An Intimate History of Evolution by Alison Bashford review – the incredible Huxleys


‘Beyond the ordinary’: Julian Huxley addressing the AGM of the Zoological Society of London in 1942. PHOTO/Felix Man/Getty Images

The Victorian biologist and anthropologist TH Huxley and his Unesco director grandson, Julian, are compelling twin poles in this wonderfully ambitious saga of a scientific dynasty

“Dear Sir,” wrote a nameless correspondent to Julian Huxley in 1937. “Would you consent to being the father of my wife’s child, possibly by artificial insemination?” Alison Bashford doesn’t reveal what prompted the request, nor if the evolutionary biologist, eugenicist and ecologist supplied the genetic material.

But she certainly knows why the correspondent would request it. The Huxley family, seemingly, had the right stuff that anyone would want to graft on to their family tree. The dynasty of geniuses began with Julian’s grandfather, Thomas Henry Huxley (1825-95), the great Victorian biologist and comparative anatomist known as Darwin’s bulldog for savaging critics of his friend’s account of natural selection, and proselytising that we descend not from Adam and Eve but from apes. His grandson Julian (1887–1975) was a biologist, a transhumanist, a poet, sci-fi writer, the secretary of London zoo, the first Unesco director general, a broadcasting catalyst for David Attenborough, a eugenicist and a leading figure in the “modern synthesis” that married Darwin’s theory of evolution with the first geneticist, gardening monk Gregor Mendel’s ideas on heredity.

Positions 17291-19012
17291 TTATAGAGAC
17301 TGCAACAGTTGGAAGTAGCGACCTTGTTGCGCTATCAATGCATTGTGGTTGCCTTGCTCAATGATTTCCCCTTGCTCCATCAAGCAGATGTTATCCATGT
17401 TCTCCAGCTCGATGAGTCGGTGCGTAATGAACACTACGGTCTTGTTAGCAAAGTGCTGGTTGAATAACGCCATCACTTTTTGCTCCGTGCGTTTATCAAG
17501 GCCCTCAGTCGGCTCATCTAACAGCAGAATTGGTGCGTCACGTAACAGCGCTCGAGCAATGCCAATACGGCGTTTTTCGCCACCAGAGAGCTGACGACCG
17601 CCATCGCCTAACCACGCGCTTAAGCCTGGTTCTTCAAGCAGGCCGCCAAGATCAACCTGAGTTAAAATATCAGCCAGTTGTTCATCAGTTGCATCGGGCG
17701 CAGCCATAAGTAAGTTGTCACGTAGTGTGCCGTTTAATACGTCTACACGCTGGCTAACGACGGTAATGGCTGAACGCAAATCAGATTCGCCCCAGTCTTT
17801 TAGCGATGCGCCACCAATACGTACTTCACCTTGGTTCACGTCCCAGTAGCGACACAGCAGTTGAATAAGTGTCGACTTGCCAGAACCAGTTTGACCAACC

The Guardian for more

Comments are closed.